The fullness of love

You could very easily come to the end of this passage and conclude that “parenting is suffering.” That would not be wrong, but it would still likely be misleading to others. The suffering this mother is testifying to is the suffering entailed in the fullness of love, of allowing another person whom you care for to be themselves, fully and even differently from what you might prefer. It is to love them, not your idea of them.

This mother touches on a profound theological mystery in the course of her reflection: God releases us — as parents — from his control so that we might choose to love in a manner like unto how he loves us. He frees us so we can love freely, and so we can free those we love to grow into that same kind of unselfish love. All of this is wild, but the wildness is first of all in the heart of God. What reckless love, indeed.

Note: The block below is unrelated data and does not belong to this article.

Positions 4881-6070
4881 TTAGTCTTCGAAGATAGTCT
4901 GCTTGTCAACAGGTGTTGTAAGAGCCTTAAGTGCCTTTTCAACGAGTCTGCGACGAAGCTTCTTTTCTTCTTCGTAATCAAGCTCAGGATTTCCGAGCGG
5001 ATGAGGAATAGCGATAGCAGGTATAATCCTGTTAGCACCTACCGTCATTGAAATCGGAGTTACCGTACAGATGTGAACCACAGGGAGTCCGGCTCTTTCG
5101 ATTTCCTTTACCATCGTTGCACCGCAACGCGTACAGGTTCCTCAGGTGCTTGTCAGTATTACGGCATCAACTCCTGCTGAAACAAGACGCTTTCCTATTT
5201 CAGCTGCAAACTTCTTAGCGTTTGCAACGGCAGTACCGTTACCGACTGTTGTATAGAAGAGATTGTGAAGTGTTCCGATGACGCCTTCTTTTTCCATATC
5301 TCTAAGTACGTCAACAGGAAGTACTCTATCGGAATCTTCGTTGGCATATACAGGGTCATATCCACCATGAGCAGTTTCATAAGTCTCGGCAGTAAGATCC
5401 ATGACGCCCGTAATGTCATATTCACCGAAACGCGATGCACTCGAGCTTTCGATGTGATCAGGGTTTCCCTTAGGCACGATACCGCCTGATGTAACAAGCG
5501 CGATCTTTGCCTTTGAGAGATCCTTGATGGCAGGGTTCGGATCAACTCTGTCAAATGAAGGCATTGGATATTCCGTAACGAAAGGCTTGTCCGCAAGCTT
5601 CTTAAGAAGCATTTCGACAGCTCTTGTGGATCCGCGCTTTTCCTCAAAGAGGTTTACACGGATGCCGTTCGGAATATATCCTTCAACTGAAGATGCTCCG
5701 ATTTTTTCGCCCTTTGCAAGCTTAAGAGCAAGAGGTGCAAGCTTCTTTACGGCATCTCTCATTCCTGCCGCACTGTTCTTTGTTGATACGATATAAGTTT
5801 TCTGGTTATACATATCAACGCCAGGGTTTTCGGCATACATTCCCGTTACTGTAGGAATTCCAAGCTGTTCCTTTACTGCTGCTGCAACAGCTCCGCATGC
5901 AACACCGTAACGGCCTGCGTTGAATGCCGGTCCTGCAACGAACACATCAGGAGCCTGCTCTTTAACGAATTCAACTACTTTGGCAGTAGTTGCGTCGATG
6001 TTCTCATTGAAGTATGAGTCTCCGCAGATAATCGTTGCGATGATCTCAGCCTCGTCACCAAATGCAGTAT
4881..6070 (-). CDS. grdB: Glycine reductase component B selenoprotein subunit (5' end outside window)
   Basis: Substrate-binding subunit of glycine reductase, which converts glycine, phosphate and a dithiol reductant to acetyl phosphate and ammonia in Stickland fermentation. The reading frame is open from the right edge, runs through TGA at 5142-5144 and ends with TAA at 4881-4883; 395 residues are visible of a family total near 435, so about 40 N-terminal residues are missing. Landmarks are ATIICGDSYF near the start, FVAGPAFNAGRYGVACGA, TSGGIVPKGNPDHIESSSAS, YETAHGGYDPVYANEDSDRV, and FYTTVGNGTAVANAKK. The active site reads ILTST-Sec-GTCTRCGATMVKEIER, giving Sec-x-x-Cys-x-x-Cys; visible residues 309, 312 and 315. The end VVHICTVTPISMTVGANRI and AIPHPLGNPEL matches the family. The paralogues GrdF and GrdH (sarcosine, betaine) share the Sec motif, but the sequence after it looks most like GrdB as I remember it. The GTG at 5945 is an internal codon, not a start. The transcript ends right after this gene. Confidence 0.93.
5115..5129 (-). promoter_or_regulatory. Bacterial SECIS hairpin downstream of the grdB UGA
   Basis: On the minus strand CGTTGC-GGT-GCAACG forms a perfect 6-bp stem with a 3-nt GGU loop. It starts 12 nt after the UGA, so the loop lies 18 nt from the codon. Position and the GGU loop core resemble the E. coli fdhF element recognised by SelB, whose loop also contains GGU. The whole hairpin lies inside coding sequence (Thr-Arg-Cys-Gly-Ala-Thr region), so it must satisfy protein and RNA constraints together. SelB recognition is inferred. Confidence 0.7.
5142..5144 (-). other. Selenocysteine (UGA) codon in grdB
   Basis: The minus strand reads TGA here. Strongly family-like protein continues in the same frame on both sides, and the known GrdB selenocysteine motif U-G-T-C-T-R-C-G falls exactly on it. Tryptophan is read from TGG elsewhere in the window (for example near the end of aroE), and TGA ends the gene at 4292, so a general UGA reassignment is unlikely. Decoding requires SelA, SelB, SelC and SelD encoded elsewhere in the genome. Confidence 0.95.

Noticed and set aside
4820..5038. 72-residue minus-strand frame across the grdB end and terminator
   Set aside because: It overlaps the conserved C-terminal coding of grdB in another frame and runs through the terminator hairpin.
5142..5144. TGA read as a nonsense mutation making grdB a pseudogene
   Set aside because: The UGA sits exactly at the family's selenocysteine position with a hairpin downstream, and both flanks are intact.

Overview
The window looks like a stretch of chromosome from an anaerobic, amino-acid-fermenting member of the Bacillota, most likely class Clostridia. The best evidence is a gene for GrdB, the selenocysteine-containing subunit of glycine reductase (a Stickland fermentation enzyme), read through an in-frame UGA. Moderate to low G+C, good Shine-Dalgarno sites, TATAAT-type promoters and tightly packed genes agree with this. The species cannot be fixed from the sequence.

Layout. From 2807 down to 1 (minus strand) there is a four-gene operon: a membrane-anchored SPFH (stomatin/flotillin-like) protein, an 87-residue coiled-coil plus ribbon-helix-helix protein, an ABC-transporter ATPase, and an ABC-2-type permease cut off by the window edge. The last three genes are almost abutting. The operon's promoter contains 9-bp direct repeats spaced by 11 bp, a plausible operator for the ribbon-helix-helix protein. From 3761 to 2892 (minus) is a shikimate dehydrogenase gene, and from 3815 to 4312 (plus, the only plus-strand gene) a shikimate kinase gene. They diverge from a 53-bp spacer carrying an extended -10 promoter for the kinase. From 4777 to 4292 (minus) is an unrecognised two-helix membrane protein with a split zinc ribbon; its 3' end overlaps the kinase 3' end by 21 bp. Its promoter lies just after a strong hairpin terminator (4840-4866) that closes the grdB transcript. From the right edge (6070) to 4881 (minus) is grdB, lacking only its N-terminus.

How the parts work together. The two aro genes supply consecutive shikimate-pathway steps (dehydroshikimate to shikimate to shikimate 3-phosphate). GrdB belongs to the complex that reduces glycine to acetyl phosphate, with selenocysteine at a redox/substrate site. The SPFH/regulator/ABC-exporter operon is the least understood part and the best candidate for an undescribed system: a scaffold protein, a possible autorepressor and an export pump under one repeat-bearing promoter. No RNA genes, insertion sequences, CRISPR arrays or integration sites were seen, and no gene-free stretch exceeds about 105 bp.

The first and perfect disciple — the Virgin Mary — embodies what we ourselves, as disciples, are to become. She is free. She is the model of what we hope our children will become. She is the one who listened to the Word of God and acted on it. She was patient and discerning, she was bold and courageous, she sacrificed and she loved. She said “yes” to God and entered fully into the love of her own blessed Son, who is our Lord and hers. Whether parent or mentor, minister or teacher, the fulfillment of our own call is not only to be like her but also to form those entrusted to us to become as free and as brave as she is, so they can say with their own voice what she said with hers: fiat.

Learning to say ‘yes’ to God

Young people are not looking for someone to say “yes” for them, as tempting as it is to trade away that responsibility. What they are looking for is what they really need: preparation for and support in learning how to say “yes” to God, and to take responsibility for that choice through their own life commitments.